In 2007, I was presented with the opportunity to travel to Namibia for a few weeks to work with local children. While there I was also lucky enough to take the time to go trekking in the Namib Desert and go on my first safari. This meant that for the last few days on the trip I camped in Etosha National Park, watched over by the Milky Way with the sounds of nearby animals to keep me company. This was the first time I ever saw a giraffe in its natural habitat and definitely the first time I ever saw a giraffe drink. Have you ever seen a giraffe drink? It’s quite the palaver, as you can probably imagine. To give you an idea, imagine you’re a giraffe and although you have that elegant long neck, you are also blessed with tall, thin legs. You see the problem? Well, giraffe actually get around this by doing their version of the splits so that their heads can actually get to the ground and they can drink easily but this poses another question – why does all the blood not go to the head like it would us if we were to do the same as this? We have all done a handstand and felt that uncomfortable sensation as the blood rushes to the head. Conversely we have also all felt the sensation of light-headedness when we stand up too quickly, so why do giraffe not regularly faint as they raise their heads? So many questions and so little time!
The best place to start seems like the beginning. You see, giraffes necks don’t start as long as they become. This elongation largely takes place after birth, as giraffe mothers would have a difficult time giving birth to young with the same neck proportions as adults. Basically, if a giraffe’s neck started proportionately the same length as the mothers then they would struggle to drink the mother’s milk. As they grow, the neck grows proportionately longer than the rest of the body and the other problems develop, or would if it weren’t for some very clever solutions! In order to push blood up to its head in the first place the giraffe must be able to generate blood pressures twice that required by a human. To do this it has a huge heart that can weigh more than 11kg and measure 60cm long! (For those of you who prefer imperial, that’s 25lb and 2ft!) The thickest wall of the heart can even measure 7.5cm (3inches) thick. To put this into proportion, a human heart weighs an average of 0.25-0.35kg compared the giraffes 11kg!!This all means that the blood pressure is enough to get blood up to the brain but can pose a problem to the legs. High blood pressure in those legs could cause some serious damage! The giraffe tackles this problem by having thick tight skin over the legs that act a little like a pressure bandage preventing fluid build-up.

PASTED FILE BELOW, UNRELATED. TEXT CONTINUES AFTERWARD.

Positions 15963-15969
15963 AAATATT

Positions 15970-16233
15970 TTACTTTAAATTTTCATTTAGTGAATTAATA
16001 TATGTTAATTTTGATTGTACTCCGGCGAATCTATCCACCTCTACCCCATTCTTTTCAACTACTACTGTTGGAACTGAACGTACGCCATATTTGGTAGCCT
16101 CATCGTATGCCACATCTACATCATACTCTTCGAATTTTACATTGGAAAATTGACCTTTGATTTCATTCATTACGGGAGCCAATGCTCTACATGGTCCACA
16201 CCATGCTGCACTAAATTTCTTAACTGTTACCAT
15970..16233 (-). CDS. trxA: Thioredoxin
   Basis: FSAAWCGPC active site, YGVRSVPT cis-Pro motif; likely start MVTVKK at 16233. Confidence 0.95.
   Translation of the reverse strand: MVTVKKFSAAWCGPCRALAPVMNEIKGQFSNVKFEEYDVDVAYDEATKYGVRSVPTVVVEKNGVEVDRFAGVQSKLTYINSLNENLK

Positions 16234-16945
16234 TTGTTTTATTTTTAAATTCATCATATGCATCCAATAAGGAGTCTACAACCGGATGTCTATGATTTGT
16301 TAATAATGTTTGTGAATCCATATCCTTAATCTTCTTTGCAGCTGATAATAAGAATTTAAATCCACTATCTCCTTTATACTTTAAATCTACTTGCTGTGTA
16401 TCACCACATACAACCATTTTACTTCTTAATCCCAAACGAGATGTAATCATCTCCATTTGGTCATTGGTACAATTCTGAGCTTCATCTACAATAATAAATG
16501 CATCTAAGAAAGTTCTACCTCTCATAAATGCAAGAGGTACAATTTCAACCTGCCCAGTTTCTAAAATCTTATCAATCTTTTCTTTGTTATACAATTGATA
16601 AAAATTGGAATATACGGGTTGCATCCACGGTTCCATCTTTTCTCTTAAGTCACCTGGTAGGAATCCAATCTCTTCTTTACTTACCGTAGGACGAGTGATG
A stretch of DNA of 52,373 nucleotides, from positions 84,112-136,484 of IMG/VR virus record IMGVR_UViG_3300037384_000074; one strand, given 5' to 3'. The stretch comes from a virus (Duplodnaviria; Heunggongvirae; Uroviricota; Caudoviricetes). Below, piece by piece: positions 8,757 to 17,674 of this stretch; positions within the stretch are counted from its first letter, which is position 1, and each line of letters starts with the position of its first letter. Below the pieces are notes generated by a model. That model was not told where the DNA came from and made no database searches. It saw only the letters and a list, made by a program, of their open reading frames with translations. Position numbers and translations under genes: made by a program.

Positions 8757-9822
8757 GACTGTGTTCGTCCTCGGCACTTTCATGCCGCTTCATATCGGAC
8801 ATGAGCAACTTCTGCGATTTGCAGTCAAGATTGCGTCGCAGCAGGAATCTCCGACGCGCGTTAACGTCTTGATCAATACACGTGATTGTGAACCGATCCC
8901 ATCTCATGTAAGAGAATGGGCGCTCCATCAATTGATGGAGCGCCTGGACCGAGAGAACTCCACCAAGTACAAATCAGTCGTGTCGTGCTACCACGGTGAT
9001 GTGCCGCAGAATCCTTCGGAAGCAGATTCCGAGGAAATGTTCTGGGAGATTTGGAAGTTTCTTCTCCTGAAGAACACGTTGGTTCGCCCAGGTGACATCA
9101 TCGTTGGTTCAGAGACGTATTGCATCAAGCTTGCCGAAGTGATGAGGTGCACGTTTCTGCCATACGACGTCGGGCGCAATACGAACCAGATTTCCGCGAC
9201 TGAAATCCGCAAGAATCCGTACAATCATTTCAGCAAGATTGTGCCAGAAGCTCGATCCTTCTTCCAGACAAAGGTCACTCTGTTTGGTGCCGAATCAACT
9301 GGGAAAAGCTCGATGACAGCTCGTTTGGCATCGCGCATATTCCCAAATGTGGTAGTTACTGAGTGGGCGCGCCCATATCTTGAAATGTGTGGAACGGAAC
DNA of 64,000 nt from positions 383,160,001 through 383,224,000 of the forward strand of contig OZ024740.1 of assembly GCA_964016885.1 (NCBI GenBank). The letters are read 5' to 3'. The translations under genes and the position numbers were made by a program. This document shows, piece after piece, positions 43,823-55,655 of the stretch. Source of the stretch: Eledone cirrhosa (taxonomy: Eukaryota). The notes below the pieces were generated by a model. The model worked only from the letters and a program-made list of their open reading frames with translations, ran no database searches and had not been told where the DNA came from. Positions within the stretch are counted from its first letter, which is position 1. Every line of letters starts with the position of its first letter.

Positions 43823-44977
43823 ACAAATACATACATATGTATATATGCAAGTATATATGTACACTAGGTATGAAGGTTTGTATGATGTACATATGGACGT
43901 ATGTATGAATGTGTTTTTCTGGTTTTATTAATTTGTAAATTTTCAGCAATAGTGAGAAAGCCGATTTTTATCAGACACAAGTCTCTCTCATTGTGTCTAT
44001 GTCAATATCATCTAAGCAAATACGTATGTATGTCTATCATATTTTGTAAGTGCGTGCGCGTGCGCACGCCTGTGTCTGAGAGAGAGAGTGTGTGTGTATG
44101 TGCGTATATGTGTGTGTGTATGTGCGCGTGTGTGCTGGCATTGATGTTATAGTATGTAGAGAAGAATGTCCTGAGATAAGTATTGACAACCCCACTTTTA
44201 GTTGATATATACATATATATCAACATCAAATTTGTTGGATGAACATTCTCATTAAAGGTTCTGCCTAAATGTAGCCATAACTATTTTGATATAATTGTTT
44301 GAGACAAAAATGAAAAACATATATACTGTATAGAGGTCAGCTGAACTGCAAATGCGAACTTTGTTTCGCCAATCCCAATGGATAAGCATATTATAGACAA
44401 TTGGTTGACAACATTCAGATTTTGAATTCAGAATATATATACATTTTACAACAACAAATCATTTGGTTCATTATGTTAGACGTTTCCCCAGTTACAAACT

Unfortunately the same technique can’t be used for when the giraffe lowers it’s head! So how does it cope? Well, when the giraffe lowers its head it utilises the valves in its jugular vein which prevents the backflow of blood into the head. In addition to this the giraffe has something called a ‘rete mirabile’ (latin for ‘wonderful net’), a complex of arteries and veins lying very close to each other, which works to equalize the pressure. A lot of mammals have this structure but once again, giraffe’s are special. The vessels of the giraffe rete have elastic walls which can accommodate excess blood when the head is lowered so that the brain is not flooded. On top of this they also have a connection between the carotid artery and vertebral artery which drains off a portion of the blood before it ever even reaches this net. The rete mirabile also plays a part in stopping the giraffe fainting when it puts its head back up. Imagine the damage the giraffe could do to itself if it hit its head on the floor from that height (something wildlife vets have to bear in mind when they dart them)! When the giraffe raises its head again the rete mirabile vessels are elastic enough that they constrict and retain sufficient blood so that the brain is never deprived.
So there you go, a giraffe’s neck may have many benefits but it definitely poses some unique challenges that the giraffe has evolved to cope this because, let’s be honest, we can’t have a load of giraffe stumbling around the place!
Sidenote: The plural of ‘giraffe’ = giraffe or giraffes? Discuss!